Friday 5 April 2024

Dutch resistance



Colonjes Knapse Witte Helios and Riesel. Beschermde Geografische Aanduiding Gelderland. 2022. 13%




Domein Hof te Dieren. Johanniter. Landwein uit Gelderland. NV. 12%



Aan de Breede Beek. Muscaris. Beschermde Geografische Aanduiding Gelderland. 2022. 12%



Smaak van Bilderhof, Dordrecht. Souvignier Gris. Nederlands Product. 2020. 11.5%


Smaak van Bilderhof, Dordrecht. Dordts Rood. Bolero. Wijn van Nederland. NV. 12.5%



Sent in recompense for missing-label bottle below

Hof van Baarle Cabernet Cantor. Beschermde Geografische Aanduiding Noord-Brabant. 2022. 11%



Wijngaard & Boerderijwinkel Maronesse Polder Passie rood. Cabernet Cortis. Marknesse, Flevoland. 2019. 12.5% NO LABEL!

Avondrood. Celtic Fields. Cabernet Noir. Matendijk, Wekerom (Gelderland). 2019. 12%



Wijngoed Wilgenhorst. Zomer Rood. Cabaret Noir. Zeewolde. Beschermde geografische aanduiding Flevoland (NL). 2022. 12.5%



Wijngaard Dassemus. Wilde Rode. Rondo, Cabernet Cortis, Baron. Beschermde Geografische Aanduiding Noord-Brabant. 20+21. 8.5%.

Achterhoekse Oorsprong. Regent. Gelderse Landwijn uit de Achterhoek. 2019. 12.5%

When you enter a Dutch wine shop and ask to buy Dutch wine they laugh and say Dutch wine is sour and expensive. 

That hasn't been our experience in the past and indeed we formed a theory that Dutch still wine was better than English and Welsh  non-sparkling. wine. The theory was based on the climate being on average 1 degree Celsius warmer and the Dutch having longer experience in winemaking that we do. 

At a wine festival in Groesbeek a while ago we tasted quite a few Dutch wines from vinifera grapes but our interest was more in those made with PIWI varieties which the Dutch seem to have embraced on a wider scale than here. Maybe this has something to do with the fact in comparison with the UK, hardly any sparkling wine is made in the Netherlands.

So with a trip to Amsterdam in the offing last year we decided to avoid the winemerchants' mockery and buy our Dutch wine online and have it delivered to our hotel. Our selection concentrated on PIWI wines especially those including less well known varieties sUch as Bolero, Helios, Riesel and so forth.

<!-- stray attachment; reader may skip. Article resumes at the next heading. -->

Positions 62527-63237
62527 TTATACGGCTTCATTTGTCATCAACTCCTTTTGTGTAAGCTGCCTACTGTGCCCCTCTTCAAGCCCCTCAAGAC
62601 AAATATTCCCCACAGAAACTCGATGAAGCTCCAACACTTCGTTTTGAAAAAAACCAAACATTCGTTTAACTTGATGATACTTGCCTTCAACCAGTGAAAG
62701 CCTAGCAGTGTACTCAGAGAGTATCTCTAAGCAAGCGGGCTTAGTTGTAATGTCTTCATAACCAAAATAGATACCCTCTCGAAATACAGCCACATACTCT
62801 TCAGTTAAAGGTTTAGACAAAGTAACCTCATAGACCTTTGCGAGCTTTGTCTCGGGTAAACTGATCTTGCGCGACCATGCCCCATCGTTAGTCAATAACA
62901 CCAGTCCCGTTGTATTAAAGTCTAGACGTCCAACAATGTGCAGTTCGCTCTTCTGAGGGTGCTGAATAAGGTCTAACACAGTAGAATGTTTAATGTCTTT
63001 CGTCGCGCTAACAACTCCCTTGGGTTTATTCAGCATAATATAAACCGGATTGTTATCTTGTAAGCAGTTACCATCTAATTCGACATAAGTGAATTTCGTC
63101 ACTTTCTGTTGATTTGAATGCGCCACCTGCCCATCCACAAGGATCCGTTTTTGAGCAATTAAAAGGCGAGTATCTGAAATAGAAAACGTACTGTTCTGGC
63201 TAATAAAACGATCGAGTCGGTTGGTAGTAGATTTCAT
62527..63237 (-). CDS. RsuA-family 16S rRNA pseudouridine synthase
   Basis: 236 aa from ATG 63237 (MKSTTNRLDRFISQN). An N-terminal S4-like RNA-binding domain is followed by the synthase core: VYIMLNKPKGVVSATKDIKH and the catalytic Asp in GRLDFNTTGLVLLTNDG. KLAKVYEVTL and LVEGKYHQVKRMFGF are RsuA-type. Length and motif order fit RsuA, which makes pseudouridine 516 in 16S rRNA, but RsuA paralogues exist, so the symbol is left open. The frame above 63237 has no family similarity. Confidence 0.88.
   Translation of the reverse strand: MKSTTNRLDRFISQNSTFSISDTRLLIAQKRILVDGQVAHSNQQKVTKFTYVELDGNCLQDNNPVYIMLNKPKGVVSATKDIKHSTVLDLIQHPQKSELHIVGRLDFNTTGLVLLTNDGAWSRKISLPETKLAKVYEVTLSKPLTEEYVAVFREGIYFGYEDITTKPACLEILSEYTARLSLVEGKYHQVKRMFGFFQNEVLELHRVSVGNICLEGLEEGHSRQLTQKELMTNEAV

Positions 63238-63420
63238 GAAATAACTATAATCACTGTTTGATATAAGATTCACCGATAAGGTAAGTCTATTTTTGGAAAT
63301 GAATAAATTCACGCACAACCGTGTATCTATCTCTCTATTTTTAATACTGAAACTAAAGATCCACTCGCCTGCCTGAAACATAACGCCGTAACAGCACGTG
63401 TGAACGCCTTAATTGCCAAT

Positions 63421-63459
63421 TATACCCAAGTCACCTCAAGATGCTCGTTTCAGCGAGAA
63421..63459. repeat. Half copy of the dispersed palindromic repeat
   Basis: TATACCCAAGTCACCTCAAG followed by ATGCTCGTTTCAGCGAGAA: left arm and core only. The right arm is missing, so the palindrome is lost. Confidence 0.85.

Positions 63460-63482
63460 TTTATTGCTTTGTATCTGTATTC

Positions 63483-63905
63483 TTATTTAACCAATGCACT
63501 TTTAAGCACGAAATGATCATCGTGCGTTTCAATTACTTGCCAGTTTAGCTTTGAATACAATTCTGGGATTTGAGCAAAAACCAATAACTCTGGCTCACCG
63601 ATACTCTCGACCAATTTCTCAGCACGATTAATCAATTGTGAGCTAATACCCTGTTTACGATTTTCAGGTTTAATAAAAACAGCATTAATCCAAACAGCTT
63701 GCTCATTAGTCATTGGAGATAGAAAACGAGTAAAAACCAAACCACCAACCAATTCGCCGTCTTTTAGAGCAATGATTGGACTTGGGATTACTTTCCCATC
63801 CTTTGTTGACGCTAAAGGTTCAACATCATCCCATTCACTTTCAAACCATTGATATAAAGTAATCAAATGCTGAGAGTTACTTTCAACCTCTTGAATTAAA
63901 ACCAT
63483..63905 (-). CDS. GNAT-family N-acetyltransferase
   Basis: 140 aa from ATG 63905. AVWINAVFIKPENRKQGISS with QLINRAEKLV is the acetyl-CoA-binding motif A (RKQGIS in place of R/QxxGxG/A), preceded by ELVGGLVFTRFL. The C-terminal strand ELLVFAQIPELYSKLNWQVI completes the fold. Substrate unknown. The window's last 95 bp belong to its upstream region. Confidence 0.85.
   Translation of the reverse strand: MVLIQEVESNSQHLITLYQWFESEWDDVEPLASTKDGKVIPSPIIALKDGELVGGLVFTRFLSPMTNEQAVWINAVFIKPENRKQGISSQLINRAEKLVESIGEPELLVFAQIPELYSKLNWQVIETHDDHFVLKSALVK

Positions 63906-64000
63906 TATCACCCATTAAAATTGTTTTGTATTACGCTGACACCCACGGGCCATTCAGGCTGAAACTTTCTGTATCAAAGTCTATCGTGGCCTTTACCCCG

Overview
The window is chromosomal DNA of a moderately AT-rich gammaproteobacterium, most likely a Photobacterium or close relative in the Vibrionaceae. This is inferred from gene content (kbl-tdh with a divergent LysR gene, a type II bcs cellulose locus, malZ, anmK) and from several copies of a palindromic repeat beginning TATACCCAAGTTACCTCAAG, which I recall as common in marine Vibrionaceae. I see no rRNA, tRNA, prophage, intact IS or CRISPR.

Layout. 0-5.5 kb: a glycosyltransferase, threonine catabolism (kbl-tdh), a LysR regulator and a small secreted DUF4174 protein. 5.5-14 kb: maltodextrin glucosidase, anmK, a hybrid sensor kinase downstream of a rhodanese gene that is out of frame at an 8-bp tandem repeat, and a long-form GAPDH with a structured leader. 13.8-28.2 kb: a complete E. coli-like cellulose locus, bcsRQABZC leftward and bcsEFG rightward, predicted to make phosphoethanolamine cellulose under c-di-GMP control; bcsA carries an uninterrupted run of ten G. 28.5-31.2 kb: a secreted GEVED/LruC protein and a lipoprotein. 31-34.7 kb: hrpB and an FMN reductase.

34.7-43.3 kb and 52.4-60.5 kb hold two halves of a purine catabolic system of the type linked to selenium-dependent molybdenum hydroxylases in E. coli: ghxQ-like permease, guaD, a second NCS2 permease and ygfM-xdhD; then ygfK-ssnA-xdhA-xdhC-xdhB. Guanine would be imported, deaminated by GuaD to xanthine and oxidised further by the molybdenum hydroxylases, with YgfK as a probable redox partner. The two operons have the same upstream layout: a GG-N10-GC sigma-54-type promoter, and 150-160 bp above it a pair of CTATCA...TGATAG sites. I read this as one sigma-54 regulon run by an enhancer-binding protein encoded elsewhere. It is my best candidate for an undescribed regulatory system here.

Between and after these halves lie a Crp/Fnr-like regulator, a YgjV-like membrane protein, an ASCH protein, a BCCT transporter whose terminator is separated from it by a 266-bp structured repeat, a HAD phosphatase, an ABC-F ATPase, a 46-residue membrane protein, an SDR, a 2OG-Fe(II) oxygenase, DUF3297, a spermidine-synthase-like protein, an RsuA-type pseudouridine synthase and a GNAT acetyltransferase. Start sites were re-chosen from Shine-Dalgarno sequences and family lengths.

Standouts were the red of Smaak van Bilderhof of Dordrecht which is interesting because Dordrecht is not in the normal wine-growing region of The Netherlands. In fact it is just half an hour south of Rotterdam. The variety was Bolero which we were tasting for the first time. Very promising. They also made a passable Souvignier Gris.

The best white was the Muscaris of Aan de Breede Beek of Gelderland, also not the main winegrowing area. Breede Beek is 30 minutes east of Hilversum. Muscaris is something we have planted ourselves and have a further 25 vines on order for filling gaps this year. Aan de Breede Beek's Muscaris was also popular at a post-tasting dinner.

While not exceptional but yet enjoyable, the Dassemus blend of Rondo, Cabernet Cortis and Baron went down easily as did the Avondrood Cabrenet Noir (a couple of days after opening), the Colonjes Helios and Riesel and the Maronesse Polder Passie Cabernet Cortis if that is what it was ('NO LABEL').

So the takeaway could be said to be that Dutch wine from PIWI varieties is a mixed bag sometimes benefitting from drinking after a really good airing (two days or more). That geographical area appears not to be critical and that it is not sour or particularly expensive. The difference between English and Welsh wine and Dutch wine is that 60% of UK wine is sparkling whereas only a very small proportion of Dutch wine is. The choice of grapes is also rather different with the Dutch going for more PIWI kinds coming from Germany and Switzerland with our varieties more likely to be the old German and French ones like Madeleine Angevine, Schonberger and Reichensteiner with a lot of Bacchus and purely vinifera types. 

Why did we want to taste Dutch PIWI wines? Partly because we have long thought Dutch still wine is better than English and partly because we are always on the lookout for a PIWI wine to disprove Jose Vouillamoz's contention that there are no great wines from PIWI or resistant vines. We think English wines have now caught up with Dutch ones but we have still to find a wine good enough to propose to Dr. Vouillamoz.

They also make vinifira wines.


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